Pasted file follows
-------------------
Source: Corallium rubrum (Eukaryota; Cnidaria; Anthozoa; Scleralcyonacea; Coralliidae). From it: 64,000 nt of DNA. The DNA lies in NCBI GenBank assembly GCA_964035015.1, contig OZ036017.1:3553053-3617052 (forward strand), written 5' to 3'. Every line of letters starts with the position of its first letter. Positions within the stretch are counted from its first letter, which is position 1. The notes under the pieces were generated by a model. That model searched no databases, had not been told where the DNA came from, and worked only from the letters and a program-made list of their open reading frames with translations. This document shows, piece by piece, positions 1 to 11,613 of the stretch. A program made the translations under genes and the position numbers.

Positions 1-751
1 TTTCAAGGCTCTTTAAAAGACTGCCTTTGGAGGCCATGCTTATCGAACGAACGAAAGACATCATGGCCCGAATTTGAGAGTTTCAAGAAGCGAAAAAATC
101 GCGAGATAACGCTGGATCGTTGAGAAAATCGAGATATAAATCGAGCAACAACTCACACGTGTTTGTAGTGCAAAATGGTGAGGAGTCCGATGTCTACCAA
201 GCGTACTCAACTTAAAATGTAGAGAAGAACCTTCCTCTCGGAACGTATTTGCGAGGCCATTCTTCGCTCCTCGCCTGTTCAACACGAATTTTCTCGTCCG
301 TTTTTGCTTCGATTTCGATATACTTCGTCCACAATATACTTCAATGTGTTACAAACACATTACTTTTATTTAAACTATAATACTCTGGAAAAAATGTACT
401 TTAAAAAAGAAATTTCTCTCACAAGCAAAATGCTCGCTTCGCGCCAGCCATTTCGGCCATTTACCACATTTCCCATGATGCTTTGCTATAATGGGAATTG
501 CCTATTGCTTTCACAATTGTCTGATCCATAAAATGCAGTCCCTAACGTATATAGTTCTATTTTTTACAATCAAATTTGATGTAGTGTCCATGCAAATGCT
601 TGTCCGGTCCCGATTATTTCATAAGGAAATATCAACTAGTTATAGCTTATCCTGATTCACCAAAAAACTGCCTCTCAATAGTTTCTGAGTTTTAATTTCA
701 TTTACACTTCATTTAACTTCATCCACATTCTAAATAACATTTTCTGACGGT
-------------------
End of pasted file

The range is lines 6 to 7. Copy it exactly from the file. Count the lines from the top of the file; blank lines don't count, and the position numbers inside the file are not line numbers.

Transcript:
301 TTTTTGCTTCGATTTCGATATACTTCGTCCACAATATACTTCAATGTGTTACAAACACATTACTTTTATTTAAACTATAATACTCTGGAAAAAATGTACT
401 TTAAAAAAGAAATTTCTCTCACAAGCAAAATGCTCGCTTCGCGCCAGCCATTTCGGCCATTTACCACATTTCCCATGATGCTTTGCTATAATGGGAATTG